You’d think that after an affair was discovered, your husband or wife would do everything to make amends.
You wouldn’t think he or she would be angry with you. However, as a marital therapist with thirty five years experience, I am afraid it is all too common.
So—how to deal with an ANGRY and dismissive partner?
If this sounds familiar, you are probably dealing with someone with “Affair Brain”.
This is the rationalising, justification, minimising, compartmentalising, shutting-down of difficult topics which allows people to be unfaithful.
I call it how they cheated. You’d think when the affair bubble bursts – and they are found out – it would go but NO it takes a while to get out of the system. So what do you do?
Imagine that you are dealing with someone who is drunk. You don’t take too much notice of what they say – they are under the influence. You certainly don’t waste your breath arguing with them. Treat Affair Brain in a similar manner:
I have a different take on that.
If that’s how you feel, I’m sorry but I have another viewpoint.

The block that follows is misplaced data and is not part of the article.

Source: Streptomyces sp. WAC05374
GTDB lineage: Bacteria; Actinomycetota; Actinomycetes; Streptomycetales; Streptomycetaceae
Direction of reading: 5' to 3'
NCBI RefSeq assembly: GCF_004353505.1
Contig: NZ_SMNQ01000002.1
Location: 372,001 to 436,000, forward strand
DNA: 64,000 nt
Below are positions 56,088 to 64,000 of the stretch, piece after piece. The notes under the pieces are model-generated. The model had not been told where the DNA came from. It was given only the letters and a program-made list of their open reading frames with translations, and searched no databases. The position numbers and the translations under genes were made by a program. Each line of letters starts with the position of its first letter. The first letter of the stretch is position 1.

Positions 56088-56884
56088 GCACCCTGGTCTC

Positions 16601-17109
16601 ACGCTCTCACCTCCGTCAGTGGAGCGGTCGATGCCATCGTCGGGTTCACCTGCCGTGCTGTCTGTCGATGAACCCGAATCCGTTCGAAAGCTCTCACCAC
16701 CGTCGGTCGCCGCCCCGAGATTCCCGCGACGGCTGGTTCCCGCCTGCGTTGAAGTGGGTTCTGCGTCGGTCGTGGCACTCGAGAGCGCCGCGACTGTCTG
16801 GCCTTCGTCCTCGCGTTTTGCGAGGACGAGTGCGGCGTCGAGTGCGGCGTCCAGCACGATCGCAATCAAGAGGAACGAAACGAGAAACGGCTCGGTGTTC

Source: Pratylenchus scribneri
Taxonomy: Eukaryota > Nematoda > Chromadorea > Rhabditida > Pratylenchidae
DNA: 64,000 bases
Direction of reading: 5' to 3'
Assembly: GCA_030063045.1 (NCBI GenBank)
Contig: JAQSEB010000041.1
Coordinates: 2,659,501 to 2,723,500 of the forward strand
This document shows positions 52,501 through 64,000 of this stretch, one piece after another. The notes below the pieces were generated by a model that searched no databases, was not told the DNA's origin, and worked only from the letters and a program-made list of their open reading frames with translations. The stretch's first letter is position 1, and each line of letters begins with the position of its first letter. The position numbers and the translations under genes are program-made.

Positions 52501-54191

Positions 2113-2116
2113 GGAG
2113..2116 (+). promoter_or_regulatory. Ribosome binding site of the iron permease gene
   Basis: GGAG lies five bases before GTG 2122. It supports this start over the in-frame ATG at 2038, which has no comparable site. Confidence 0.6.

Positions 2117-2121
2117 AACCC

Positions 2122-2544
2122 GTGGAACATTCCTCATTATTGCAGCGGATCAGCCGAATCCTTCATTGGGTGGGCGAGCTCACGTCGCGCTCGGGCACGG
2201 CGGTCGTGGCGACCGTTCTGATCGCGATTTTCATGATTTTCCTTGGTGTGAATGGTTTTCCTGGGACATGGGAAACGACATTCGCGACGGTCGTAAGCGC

Another tactic is to ask questions:
How is that going to work?
In love with the buzz
Remember—he or she loves the way the affair (or Adultery Partner aka AP) makes him or her feel. People who have affairs think they are in love—but they are in love with the buzz.
Former alcoholics say I thought I needed the drink. People on the other side of Affair Brain realise they thought they needed the AP, they had a special connection—but it was an illusion.
Here is a typical question about dealing with an angry husband:
Whenever I try and ask him about the affair, he says he feels like it’s a hostile interrogation. He’ll do anything to get out of the conversation, including making threats, and telling me there’s no hope for us.
My answer: How long does the questioning go on for? How far into discovery are you? It is probably natural at this stage in your recovery. But you can make it easier by agreeing to a fixed period beforehand – for example half an hour (and sticking to it).
If he feels claustrophobic, say OK. Offer a break for a cup of tea and come back to it. When the time is up, thank him and tell him what has been useful. In this way, he gets a reward and can see the benefit (even if he doesn’t feel it).
And another typical question about an angry husband:
He doesn’t want his actions “pulled to pieces”. How can I cope with that when I’ve got so many questions about what he’s done?
My answer: Ask him to explain what he means by “pulled to pieces”’? Explain what you are trying to achieve and ask him how he thinks the two of you can achieve that goal.